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  Issue No 105 Official Organ of LaborNet 03 August 2001  

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Entitlements Betrayal at Centre of Car Crisis


A refusal by the management of a Sydney manufacturing firm to extend an insurance bond guaranteeing workers entitlements is the real issue behind a strike that has paralysed the motor vehicle industry.

The stoppage - involving 320 workers - has been sparked by the refusal of Tri-Star to sign up to the Manusafe workers entitlement fund.

And the Australian Workers Union's Ray Sparkes says the rejection follows a back-flip on an existing entitlements deal.

Previous owner TRW was one of the first employers to agree to insure workers redundancy payments against the company's collapse as part of enterprise bargaining negotiations .

The employer agreed to take out a bank guarantee - through a property insurance policy - to cover all workers entitlements

When the new management took over - and would't even negotiate the bank guarantee - a four day strike ensued. That was March 2000.

The Industrial Relations Commission at the time recommended the employer actually talk to the employees about the issue - something they had never tried to do. Eventually they struck an agreement to lodge a new bank guarantee.

Under the current EBA negotiations, employer Arrowcrest has taken it off the table at the behest of the Australian Industry Group.

Even in the protected bargaining period - where the only time a union can take strike action - the management have refused to negotiate.

Sparkes says the insurance bond was something very close to the workers' hearts.

"The problem is that the company wants to place a cap of 26 weeks redundancy - even though 92 per cent of workers would be entitled to more than this amount, based on their length of service," Sparkes says.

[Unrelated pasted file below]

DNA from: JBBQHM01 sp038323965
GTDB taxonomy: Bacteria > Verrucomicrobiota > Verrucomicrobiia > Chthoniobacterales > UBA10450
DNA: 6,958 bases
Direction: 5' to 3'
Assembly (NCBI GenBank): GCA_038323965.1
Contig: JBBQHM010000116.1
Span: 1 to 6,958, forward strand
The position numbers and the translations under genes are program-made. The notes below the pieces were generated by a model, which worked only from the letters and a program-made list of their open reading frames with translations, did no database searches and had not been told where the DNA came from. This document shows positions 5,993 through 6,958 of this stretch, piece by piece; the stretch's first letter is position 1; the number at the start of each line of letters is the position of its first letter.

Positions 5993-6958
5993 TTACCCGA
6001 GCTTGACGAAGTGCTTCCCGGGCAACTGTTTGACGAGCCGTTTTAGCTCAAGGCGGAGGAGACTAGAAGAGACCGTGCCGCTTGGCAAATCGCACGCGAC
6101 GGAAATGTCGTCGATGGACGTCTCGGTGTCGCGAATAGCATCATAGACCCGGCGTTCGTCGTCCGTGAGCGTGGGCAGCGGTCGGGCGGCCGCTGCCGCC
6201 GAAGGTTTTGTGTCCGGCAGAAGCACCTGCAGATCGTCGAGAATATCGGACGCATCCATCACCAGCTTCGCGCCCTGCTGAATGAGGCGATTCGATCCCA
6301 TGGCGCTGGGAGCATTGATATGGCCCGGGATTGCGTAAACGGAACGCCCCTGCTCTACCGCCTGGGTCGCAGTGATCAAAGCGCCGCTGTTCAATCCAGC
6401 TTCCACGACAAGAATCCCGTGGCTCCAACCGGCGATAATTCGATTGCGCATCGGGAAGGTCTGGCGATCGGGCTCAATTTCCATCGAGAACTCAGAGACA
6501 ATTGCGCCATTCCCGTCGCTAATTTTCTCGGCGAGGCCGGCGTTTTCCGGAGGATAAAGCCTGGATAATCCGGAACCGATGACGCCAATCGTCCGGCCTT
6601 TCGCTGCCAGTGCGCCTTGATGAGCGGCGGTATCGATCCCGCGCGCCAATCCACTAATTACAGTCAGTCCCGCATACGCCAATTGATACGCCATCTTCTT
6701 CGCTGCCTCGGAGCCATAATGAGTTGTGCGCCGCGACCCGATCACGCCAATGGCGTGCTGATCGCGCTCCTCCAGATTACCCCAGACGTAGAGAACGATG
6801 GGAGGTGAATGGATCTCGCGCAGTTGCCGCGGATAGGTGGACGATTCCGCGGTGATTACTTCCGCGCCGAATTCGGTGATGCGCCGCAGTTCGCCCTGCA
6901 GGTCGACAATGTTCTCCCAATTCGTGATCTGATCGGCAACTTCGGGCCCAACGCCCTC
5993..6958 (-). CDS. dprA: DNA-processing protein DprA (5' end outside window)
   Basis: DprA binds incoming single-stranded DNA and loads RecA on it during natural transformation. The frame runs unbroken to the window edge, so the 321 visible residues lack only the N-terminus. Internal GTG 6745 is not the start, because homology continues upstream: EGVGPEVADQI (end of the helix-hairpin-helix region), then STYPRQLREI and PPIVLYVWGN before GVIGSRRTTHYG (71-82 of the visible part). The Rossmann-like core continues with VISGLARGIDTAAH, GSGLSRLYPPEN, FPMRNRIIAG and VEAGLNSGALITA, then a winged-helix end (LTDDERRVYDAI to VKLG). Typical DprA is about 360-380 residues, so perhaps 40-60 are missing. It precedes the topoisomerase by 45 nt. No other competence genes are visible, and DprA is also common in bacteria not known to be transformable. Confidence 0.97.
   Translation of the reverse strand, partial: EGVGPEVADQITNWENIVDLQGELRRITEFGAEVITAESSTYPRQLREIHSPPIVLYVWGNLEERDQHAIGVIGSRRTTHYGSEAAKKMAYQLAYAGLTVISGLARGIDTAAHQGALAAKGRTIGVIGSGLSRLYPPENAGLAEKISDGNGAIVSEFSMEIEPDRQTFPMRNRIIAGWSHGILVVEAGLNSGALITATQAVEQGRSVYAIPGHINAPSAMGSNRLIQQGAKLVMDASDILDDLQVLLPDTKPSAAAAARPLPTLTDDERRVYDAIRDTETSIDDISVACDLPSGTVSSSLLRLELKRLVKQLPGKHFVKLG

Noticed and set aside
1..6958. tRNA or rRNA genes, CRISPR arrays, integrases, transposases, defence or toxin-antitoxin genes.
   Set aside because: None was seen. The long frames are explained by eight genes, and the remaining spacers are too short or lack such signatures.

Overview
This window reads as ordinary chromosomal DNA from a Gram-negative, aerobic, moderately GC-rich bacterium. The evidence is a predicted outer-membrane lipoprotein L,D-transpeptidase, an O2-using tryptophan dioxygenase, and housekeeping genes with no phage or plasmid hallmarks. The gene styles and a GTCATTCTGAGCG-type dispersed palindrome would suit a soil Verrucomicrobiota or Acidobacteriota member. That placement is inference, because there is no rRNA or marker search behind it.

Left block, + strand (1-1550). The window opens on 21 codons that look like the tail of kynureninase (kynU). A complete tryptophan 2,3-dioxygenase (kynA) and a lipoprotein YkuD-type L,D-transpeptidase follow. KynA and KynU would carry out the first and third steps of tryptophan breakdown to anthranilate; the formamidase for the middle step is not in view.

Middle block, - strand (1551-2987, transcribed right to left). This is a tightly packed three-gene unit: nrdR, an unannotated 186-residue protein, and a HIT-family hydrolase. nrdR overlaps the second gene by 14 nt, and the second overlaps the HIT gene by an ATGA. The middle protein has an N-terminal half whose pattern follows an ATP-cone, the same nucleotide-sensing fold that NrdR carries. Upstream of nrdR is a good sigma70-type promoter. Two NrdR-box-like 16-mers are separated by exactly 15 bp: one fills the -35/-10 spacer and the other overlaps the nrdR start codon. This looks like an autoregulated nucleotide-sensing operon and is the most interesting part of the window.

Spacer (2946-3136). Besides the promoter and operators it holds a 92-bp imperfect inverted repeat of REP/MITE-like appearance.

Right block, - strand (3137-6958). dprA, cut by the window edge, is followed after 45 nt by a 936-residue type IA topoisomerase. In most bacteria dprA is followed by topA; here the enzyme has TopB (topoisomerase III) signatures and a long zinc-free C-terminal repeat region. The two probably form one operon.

"The workers realise the company was purchased in a fire sale and they are refusing to trust the company to protect their entitlements."

With workers due to meet on Monday, he's predicting ongoing strike action if their demands are not met.

ACTU Blames Howard

Meanwhile, ACTU President Sharan Burrow says that the attempt by Workplace Relations Minister Tony Abbott to blame the Tristar workers and their union, the AMWU, for the dispute in the vehicle industry was both hysterical and hypocritical.

"Abbott's comments about 'economic treason' are so ridiculous that they are embarrassing for Australia,'' Burrow says. "Mr Abbott is denying the reality of the industrial relations system put in place by his Government. But Mr Abbott is also being hypocritical.

She says the failure of the Government to establish a comprehensive national scheme, and only put in place a an inferior safety net arrangement, means that workers and their unions have to establish their own arrangements. That is what the AMWU and the Tristar workers are attempting to do," said Ms Burrow.

"Tristar appears to be under clear direction from the peak employer body, the Australian Industrial Group (AIG), to not negotiate the issue. This is pattern bargaining by the AIG - something for which it is criticising the union.

"The ACTU calls on the AIG to come out of the shadows and to sit down with the AMWU to discuss this issue at an industry level so that the vehicle industry can get back to work," Burrow says.

Bevis: Abbott an Embarrasment

And Arch Bevis has weighed in, saying the comments by Workplace Relations Minister, Tony Abbott, concerning the TriStar Steering and Suspension dispute were an embarrassment, not only to himself but also to the Prime Minister.

"Tony Abbott's comments that strike action undertaken by the workers at TriStar Steering and Suspension was 'industrial and economic treason' are ill considered and only serve to inflame what is already a very heated dispute.

"I noticed that even the comments reported this morning made by the Prime Minister were far more considered, and rightly so. He is trying to negotiate a deal to keep Mitsubishi manufacturing in Adelaide.

"Tony Abbot's ridiculous outburst has undermined the Prime Minister.

"Time and time again we have seen Tony Abbott make outrageous claims and this outburst is just the latest in a long line of these.

"Tony Abbott describes himself as an 'L' plate Minister and continues to prove that this description is accurate.

"The fact remains that this dispute is the only way parties can attempt to negotiate under the Coalition's Workplace Relations Act.

"The current dispute is in relation to negotiations for a new enterprise agreement, the actions being taken are legal and in accordance with the Government's 1996 Act.